February 26th 2000

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Articles from this issue:

COVER STORY: Power, strikes and privatisation


EDITORIAL: The end of General Wiranto?

NATIONAL AFFAIRS: Kernot's leadership ambitions: unfinished business?

RURAL: Major debt crisis in rural Queensland

OBITUARY: William G. Smith SJ

FAMILY: The family strikes back

AUSTRIA: Haider: a warning rather than a threat

KOSOVO: They have made a desert and called it peace

ECONOMICS: Managing countries, managing companies

ASIA: Taiwan's poll a rowdy, close run thing

HEALTH: Treatable diseases rampant through Africa

BOOKS: Rabbi's defence of the Judeo-Christian culture, Rabbi Daniel Lapin

CANBERRA OBSERVED: Bush tells Canberra it won't be cajoled

Privatised power

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Haider: a warning rather than a threat

by Max Teichmann

News Weekly, February 26, 2000
In the following articles, Max Teichmann examines two issues facing Europe. The first - the inclusion of Jorg Haider's right-wing Freedom Party in the Austrian Government - has been subject of close media attention. The second, the eradication of historic Serbian Orthodox churches in Kosovo, has received almost no attention at all.

The furore created by the entry of Jorg Haider's Freedom Party into a Coalition Government with the Austrian Conservatives appears to have subsided somewhat, but of course we have not heard the end of it.

If the Coalition try to carry out their policies - viz, start unscrambling the nationwide patronage system set up to benefit the members of the 50 year old Coalition of Social Democrats and Conservatives, (a source of considerable corruption and social stagnation) - and move to cap the flow of immigrants and refugees, then the European Union (EU) will submit Austria to all the harassment and undermining which a small rebellious country encounters - especially post-communism - if it strikes out on its own.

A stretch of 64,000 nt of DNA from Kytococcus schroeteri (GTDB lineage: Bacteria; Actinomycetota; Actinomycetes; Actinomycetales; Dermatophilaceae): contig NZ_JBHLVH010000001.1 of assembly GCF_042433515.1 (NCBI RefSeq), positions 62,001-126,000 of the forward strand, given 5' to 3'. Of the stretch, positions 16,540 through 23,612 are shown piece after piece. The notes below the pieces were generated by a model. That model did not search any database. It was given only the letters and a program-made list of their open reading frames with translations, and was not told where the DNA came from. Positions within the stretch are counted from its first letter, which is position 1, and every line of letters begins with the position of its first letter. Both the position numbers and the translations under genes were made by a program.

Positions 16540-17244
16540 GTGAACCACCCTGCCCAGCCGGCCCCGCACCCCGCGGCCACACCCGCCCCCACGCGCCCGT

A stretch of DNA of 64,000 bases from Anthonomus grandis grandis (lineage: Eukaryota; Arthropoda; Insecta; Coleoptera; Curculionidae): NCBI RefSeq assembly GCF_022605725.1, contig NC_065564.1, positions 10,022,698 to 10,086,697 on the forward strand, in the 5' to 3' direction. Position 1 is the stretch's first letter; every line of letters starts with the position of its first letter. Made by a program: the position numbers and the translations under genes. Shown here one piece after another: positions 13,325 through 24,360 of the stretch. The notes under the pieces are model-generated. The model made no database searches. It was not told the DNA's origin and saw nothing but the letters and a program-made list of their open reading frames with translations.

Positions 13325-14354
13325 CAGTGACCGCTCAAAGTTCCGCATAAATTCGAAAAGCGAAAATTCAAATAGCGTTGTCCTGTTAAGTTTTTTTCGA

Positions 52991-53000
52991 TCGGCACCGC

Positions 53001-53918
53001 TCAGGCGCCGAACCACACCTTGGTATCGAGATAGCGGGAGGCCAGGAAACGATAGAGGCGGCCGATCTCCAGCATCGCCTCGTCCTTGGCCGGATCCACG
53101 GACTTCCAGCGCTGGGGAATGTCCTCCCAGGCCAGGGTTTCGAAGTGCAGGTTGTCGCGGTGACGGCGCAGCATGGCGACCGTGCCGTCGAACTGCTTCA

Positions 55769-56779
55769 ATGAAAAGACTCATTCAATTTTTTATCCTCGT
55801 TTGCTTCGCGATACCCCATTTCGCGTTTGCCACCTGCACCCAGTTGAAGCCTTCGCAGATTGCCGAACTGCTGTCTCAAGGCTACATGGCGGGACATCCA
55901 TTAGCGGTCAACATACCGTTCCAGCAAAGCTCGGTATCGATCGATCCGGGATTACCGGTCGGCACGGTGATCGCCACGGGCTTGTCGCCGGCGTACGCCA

On the other hand, if Haider's party agreed to do nothing, then it and he will fail, and disappear. Still, if the 'international community' has its way, a world-wide boycott would - if necessary- be organised against this errant European government.
A prospect which would dismay nations far larger and richer than Austria.

There are, nevertheless, risks on the part of Austria's protagonists, and Australia has sensibly refused to be one of their number. Like many small countries, jealous of their now precarious independence, they, like the Serbs, the Cubans, the Vietnamese, even the Iraqis, are liable to dig in their heels saying 'Nyet!' even when doing so goes manifestly against their interests. (Such public sentiments are on the rise in Russia.)

An early warning of this type of backlash came during the negotiations which finally produced Austria's new government.

The decision to start restrictions and exclusions by the EU Žlites (no consultation here), even before a government was formed, with the obvious intention of determining Austria's choice of who should govern them plus the mounting campaign of vituperation against Austrians in general - approaching a race libel - 'all Austrians, in the end, are fascists, racists, anti-Semites, etc' - produced the following move in voter sentiment.

When polled as to how they would vote in a new snap election - Haider's vote had risen from 27 per cent to 37-44 per cent.
So probably it will be back to sapping and mining, supplying cash-for-comment, and soliciting disloyal members of the Coalition. And scuttlebut ... e.g., 'Haider's Dog Kills Sheep' or 'His Cat is an Hermaphrodite'.

But there is a potential crisis within the EU itself, as it moves to intervene in the internal affairs of one of its members. This was a major fear of many potential EU members - that such an event might transpire and that they could be on the receiving end.